This morning I finished Peter Leithart’s illuminating work Deep Comedy. I say “illuminating” because never before have I seen Solomon, Derrida, Homer, Shakespeare, & Jesus compared & contrasted in such a way as Liethart does in this book! A wonderful amalgamation of philosophy, poetry, literature, & theology, Deep Comedy explains just why all of these categories ultimate play off one another.
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“Deep Comedy,” according to Leithart, is something that can only be achieved in and through the Christian worldview. What is “deep comedy?” it is the world that the Bible says that we inhabit. The Bible, through the communication of the Trinitarian God, teaches that creation (the world we inhabit) need not be a perpetually decaying world.
The Greeks believed that anything that comes from a source must necessarily be lesser in quality than the source itself. The philosophical term for this is “supplication.” Any supplication must be (of necessity) lesser than the source. This gives rise to Plato’s theory of forms where there is a perfect world or “originals” that the reality we inhabit can only poorly mimic.
Moreover, this view of diminishing supplication gave rise to the world of Greek poetry (the Odyssey, Oedipus, etc.) where even comedic endings (happy endings) take place in a world that is doomed to supplicational deterioration. Even when Odysseus returns home safely he is still inhabiting a world where he will die never to rise again. Even the comedy is tragic.
Leithart shows that the world created by the Trinitarian God is not this world. Moreover, he proves that only the Trinitarian God can have a world that is deeply comic down to its roots (even in tragic stories). Leithart shows this by pointing out the Trinitarian truth that the Son (the second person of the Trinity) is co-eternal with the Father (the first person of the Trinity). Because the Father & the Son are coterminous the there is no problem of supplication. The fact that the Son is begotten of the Father does not diminish (supplication) his glory because He is eternally begotten of the father.
This has deep implications for the Christian view of the creation. Rather than seeing the world in a perpetual state of decay, the Christian conception of the world is a comedic one! When Jesus took on flesh in the incarnation and rose again in the resurrection all ideas of supplication are thrown out the window. The history of the world is comedy. Regardless of what evil happens (even regardless of the greatest evil [death]) the final scene of history is one of resurrection and eternal joy!
What’s more is that the over-arching comic view of the world serves to put tragedy in sharper contrast. Rather than doing away with tragedy altogether, “deep comedy” enhances tragedy proving that it is not necessary and heightening the tragic flaws of the tragic characters who dig their own pits to be buried in.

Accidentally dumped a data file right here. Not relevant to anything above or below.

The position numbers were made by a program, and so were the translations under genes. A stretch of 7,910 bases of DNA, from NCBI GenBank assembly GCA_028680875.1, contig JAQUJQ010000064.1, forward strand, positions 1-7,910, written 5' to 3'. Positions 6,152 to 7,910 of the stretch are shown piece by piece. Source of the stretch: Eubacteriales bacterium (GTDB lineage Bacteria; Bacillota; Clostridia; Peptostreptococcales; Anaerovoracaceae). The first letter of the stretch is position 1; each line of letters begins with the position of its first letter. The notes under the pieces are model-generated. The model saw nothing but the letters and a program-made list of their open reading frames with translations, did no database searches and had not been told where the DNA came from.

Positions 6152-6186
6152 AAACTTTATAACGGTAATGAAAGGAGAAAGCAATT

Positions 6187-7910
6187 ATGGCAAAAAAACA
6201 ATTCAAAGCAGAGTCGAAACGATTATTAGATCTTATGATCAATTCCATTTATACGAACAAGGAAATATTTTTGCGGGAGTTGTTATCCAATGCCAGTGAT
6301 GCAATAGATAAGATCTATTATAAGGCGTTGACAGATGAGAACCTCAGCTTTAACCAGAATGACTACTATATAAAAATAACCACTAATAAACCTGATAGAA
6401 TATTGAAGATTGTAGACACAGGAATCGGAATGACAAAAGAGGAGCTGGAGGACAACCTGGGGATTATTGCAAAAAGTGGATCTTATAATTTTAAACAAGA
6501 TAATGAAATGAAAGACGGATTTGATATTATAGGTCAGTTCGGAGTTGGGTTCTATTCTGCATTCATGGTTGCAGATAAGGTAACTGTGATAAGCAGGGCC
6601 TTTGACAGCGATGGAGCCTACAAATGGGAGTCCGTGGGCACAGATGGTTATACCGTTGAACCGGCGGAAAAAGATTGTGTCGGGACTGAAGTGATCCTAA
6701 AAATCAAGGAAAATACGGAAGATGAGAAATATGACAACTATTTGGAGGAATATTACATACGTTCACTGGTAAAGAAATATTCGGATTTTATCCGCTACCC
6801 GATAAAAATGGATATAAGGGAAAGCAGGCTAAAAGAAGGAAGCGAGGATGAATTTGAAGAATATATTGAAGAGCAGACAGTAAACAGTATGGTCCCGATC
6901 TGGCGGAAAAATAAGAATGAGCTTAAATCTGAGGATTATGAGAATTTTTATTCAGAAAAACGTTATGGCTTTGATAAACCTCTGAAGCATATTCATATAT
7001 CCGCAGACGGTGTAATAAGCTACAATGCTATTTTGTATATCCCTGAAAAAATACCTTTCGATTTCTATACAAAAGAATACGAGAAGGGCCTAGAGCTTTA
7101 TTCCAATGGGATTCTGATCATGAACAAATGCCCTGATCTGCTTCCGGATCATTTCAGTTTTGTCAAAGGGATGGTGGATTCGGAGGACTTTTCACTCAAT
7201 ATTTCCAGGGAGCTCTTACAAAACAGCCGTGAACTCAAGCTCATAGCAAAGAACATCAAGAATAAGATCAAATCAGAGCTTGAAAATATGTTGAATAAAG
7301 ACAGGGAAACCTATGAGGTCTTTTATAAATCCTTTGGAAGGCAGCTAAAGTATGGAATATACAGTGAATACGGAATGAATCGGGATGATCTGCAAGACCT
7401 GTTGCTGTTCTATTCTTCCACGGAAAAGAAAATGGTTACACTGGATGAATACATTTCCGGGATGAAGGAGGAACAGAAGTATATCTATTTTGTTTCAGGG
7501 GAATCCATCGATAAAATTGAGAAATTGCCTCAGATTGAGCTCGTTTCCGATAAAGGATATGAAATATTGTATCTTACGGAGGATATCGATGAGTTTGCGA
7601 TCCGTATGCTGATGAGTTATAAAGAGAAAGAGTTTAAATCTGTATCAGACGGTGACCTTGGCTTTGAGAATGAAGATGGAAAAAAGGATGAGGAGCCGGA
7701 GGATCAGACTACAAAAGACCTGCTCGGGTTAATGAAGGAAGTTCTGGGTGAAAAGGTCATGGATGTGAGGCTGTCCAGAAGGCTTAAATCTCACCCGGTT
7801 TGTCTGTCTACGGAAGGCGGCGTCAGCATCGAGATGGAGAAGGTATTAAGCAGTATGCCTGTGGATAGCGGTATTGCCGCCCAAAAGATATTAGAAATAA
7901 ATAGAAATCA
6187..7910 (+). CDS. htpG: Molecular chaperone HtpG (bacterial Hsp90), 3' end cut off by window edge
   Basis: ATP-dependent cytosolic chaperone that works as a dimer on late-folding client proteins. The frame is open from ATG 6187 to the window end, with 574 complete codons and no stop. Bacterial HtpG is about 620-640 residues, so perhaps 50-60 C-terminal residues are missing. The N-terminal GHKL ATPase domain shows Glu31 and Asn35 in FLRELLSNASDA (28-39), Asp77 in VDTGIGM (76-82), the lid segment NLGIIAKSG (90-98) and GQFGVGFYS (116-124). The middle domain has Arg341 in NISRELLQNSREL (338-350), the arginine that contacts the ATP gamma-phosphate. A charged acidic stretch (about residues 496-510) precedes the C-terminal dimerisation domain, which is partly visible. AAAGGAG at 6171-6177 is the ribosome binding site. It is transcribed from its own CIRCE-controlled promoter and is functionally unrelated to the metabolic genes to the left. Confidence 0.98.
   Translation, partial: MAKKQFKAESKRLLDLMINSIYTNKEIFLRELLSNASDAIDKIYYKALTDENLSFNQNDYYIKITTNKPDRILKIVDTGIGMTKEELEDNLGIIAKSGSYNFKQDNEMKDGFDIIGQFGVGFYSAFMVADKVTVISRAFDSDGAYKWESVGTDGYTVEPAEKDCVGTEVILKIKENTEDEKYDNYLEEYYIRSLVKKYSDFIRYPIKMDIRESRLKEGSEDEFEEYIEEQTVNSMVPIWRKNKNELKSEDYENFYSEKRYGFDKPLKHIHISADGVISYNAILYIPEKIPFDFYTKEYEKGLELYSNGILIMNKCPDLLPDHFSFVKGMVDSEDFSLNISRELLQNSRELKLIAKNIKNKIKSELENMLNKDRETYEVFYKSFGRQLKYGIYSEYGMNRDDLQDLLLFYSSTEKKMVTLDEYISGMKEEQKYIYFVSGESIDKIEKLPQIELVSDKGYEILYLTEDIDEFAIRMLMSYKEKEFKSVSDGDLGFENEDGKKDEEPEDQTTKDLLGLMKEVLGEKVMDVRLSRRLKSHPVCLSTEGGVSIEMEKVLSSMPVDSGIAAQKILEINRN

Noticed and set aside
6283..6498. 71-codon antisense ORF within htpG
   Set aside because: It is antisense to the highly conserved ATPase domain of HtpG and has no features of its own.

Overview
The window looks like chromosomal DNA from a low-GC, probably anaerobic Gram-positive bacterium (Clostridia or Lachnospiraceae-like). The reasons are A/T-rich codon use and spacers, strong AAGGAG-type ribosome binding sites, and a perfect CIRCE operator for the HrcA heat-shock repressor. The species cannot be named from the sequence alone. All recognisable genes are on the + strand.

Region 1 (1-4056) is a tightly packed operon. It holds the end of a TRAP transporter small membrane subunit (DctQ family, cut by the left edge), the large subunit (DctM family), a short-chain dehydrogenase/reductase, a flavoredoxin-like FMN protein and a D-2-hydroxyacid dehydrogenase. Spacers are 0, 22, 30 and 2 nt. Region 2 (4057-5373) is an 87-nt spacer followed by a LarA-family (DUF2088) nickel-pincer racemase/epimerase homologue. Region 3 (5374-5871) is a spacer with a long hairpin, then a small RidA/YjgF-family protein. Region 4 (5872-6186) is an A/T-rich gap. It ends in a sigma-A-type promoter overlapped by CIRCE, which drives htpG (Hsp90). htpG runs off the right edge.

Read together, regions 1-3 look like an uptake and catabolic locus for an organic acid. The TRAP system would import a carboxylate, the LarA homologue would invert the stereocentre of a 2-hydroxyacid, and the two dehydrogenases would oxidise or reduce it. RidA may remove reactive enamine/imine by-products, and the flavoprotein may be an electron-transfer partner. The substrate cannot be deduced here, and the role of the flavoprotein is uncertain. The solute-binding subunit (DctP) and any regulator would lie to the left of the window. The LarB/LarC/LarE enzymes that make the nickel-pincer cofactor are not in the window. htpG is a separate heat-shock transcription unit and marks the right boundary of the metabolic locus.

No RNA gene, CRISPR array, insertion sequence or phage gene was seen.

Looking at two of Shakespeare’s plays, one a tragedy (King Lear) and the other a comedy (Twelfth Night), Leithart shows how the soil of deep comedy enhances both the story that ends “sadly” (Lear) and the story that ends joyfully (Twelfth Night).
Deep comedy makes the story both more tragic & more comedic because the world that King Lear inhabited was not a world doomed to decay and the untameable forces of fickle gods or the cruel machinations of fate. Rather, the tragedy of Lear is highlighted by the fact that it need not be so. There is an element of waste and human sinfulness highlighted in all the tragic occurrences. Contrastly, Lear has truly comedic elements because the virtuous characters are vindicated and can inhabit a world where even the tragic events will be remembered no more and the tears will ultimately be wiped from their eyes.
Again, deep comedy makes the story of Twelfth Night truly comedic and tragic. The comedic elements of reunion in the final scenes between Viola and Sebastian are seeped in eschatological imagery where tears are wiped away. This allows the characters to not only rejoice in thier comedic happy ending to Twelfth Night but also points them to the fact that these feelings are the ultimate end to which the world is pointing. Again, tragedy is also highlighted in the world of Twelfth Night because it is a world of deep comedy. The wickedness of Malvolio is highlighted because even thought the world he inhabits is the world of deep comedy (the world of resurrection) he refuses to join the party. The tragedy of Malvolio is highlighted in a deeply comic world because it is not the fault of the gods or fate or stars that keeps Malvolio from joy, it is his own ill will and sinful selfishness. Like the older brother in the story of the prodigal son, Malvolio will not enter into the feast. The tragedy of this fact is highlighted by deep comedy because he could have entered in.
In conclusion, Deep Comedy is a short and wonderful volume that sheds light on the world we inhabit be shedding light on the stories we wright. While chapters 3 and 4 are a dense breakdown of the post-modern philosophies of Derrida, they are necessary to show how only a truly Trinitarian God can make the world comic.
I recommend this book to anyone who likes literature, theology, and philosophy and would like to learn a little more about how they all feed off each other.